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Central Americans who want political asylum in the United States, but know their chances are slim under a new policy, say they will wait in hiding in this border city until they can cross the Rio Grande and elude federal agents.

The number of Central Americans bothering to apply for asylum has plummeted since last week when the U.S. Immigration and Naturalization Service toughened its stance on political asylum applicants. The INS reported it processed 233 asylum applications Tuesday, the first day of the get-tough procedure, and only 19 were processed Friday; over that period, three were granted asylum.Border Patrol officials say the Central Americans are hiding wherever they can until they believe they can cross illegally into the United States.

"We think they're just lying low, maybe at hotels in Matamoros, with alien-smugglers or with sympathizers," said Silvestre Reyes, chief of the Border Patrol's McAllen sector.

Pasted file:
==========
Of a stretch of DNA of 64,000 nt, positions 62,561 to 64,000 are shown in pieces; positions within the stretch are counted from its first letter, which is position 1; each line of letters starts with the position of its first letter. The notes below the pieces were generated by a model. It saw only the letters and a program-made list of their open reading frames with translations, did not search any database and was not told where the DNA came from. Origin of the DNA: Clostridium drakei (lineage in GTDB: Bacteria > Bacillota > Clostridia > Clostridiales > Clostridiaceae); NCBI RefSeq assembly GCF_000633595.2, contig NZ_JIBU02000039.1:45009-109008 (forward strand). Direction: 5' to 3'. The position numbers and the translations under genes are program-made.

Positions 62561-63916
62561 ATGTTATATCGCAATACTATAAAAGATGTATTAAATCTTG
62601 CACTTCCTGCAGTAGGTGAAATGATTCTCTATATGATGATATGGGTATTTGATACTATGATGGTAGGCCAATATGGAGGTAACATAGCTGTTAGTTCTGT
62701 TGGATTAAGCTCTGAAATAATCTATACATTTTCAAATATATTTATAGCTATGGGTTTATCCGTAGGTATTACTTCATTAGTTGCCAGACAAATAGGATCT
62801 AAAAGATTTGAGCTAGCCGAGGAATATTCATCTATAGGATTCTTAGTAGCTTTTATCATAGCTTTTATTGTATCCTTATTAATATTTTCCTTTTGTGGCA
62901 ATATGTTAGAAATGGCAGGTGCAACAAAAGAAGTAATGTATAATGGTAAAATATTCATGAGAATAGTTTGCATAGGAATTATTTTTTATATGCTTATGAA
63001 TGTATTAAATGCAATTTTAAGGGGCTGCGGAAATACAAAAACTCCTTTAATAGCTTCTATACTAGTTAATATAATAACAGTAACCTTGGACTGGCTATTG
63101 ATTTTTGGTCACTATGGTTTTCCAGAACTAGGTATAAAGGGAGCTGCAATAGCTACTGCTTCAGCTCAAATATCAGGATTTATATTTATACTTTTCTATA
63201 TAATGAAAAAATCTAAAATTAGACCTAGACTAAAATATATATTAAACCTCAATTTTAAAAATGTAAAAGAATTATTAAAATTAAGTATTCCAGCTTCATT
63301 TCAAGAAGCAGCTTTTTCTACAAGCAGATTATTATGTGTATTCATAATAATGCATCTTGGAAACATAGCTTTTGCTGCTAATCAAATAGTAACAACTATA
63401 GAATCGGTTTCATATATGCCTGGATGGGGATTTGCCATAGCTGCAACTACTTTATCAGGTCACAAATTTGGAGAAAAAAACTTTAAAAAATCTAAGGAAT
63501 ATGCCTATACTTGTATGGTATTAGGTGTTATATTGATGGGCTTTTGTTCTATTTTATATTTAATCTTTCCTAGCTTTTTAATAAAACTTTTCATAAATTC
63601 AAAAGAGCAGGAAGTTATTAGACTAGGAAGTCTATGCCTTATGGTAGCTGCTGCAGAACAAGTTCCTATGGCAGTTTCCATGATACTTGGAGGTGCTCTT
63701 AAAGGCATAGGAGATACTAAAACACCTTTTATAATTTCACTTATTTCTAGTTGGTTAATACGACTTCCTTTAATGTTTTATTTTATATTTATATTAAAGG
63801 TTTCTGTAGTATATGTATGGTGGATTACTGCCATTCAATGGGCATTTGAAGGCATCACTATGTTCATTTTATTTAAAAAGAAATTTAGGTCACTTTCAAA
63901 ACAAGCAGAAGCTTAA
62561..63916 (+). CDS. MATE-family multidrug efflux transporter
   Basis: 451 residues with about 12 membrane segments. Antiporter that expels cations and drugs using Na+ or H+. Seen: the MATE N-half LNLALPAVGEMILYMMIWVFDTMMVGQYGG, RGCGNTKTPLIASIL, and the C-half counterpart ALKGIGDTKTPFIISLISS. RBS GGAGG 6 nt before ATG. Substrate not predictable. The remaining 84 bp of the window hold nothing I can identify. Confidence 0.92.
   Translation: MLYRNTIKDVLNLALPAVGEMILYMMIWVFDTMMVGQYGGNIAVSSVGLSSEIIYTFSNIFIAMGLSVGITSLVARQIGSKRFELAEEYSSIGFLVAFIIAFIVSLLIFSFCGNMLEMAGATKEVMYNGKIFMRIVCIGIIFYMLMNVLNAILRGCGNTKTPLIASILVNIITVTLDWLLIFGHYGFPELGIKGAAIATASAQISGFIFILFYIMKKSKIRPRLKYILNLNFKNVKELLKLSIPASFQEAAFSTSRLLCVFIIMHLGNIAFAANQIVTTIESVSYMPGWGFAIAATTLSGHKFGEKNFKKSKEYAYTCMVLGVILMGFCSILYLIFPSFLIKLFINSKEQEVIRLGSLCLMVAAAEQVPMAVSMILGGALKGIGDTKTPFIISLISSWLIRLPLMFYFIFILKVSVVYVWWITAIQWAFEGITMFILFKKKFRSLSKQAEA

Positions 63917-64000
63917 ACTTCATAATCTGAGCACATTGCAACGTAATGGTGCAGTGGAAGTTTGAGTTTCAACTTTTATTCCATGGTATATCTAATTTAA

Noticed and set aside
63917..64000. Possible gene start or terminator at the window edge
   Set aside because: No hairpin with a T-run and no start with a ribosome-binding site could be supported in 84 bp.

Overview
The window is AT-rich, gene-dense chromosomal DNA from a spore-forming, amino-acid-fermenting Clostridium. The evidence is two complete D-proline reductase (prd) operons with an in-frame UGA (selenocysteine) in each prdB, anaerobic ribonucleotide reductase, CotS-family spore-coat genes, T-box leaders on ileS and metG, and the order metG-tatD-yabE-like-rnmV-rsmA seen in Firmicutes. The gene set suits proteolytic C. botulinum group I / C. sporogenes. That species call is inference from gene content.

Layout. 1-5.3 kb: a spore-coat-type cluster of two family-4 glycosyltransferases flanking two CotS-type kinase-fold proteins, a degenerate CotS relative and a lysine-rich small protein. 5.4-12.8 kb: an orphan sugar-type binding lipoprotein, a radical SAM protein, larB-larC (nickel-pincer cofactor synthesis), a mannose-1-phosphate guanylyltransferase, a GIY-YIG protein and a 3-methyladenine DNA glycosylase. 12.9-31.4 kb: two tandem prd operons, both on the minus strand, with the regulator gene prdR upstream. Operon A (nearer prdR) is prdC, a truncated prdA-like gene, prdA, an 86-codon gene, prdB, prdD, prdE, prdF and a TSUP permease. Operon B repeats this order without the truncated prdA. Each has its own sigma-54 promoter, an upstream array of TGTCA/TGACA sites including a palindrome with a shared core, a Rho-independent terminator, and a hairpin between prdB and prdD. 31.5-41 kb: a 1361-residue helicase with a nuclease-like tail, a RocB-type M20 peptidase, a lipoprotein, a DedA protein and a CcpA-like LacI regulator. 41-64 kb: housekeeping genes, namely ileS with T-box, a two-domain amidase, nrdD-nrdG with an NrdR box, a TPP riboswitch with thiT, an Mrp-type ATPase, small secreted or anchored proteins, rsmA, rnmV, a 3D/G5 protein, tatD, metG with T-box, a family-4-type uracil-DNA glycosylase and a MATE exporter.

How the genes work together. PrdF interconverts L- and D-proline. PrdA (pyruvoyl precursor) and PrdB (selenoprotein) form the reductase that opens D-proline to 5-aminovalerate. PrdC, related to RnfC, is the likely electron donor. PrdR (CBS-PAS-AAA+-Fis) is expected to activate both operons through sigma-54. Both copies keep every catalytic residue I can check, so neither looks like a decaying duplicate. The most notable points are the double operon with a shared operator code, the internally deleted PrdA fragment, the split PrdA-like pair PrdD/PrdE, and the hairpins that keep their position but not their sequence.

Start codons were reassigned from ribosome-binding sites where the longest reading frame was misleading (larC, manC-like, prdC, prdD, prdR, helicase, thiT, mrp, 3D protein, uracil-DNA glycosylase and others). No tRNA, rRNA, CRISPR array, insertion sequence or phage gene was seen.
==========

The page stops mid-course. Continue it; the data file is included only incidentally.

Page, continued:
At a Catholic Church-run shelter named Casa Juan Diego, dozens of Central Americans talked about why they fled their homelands and about their long, difficult journeys during which they were robbed and were forced to beg for rides and food.

They also asked about the new INS rules, under which asylum petitions can be denied in one day and the applicants then jailed pending deportation, and how difficult it would be to reach destinations like Los Angeles, Miami or New York.

"I don't know what we're going to do, but we'll find a way to cross, no matter what the cost is," said 21-year-old Nicaraguan Marta Salcedo, who arrived Monday with five other Nicaraguans.

"We don't want to go back to our own country. We'll be killed because we are viewed as counter-revolutionaries," she said. "We'll get to the other side somehow."

But U.S. Border Patrol agents in the Rio Grande Valley say getting past them is going to be tough. More than 125 agents have been sent to the district, bringing the total to 500. And they're all working 12-hour shifts.

Ms. Salcedo, whose father was an officer in the Anastasio Somoza regime that was overthrown by the leftist Sandinistas, fled with her family to Guatemala in September 1987 and began her journey to the United States earlier this month.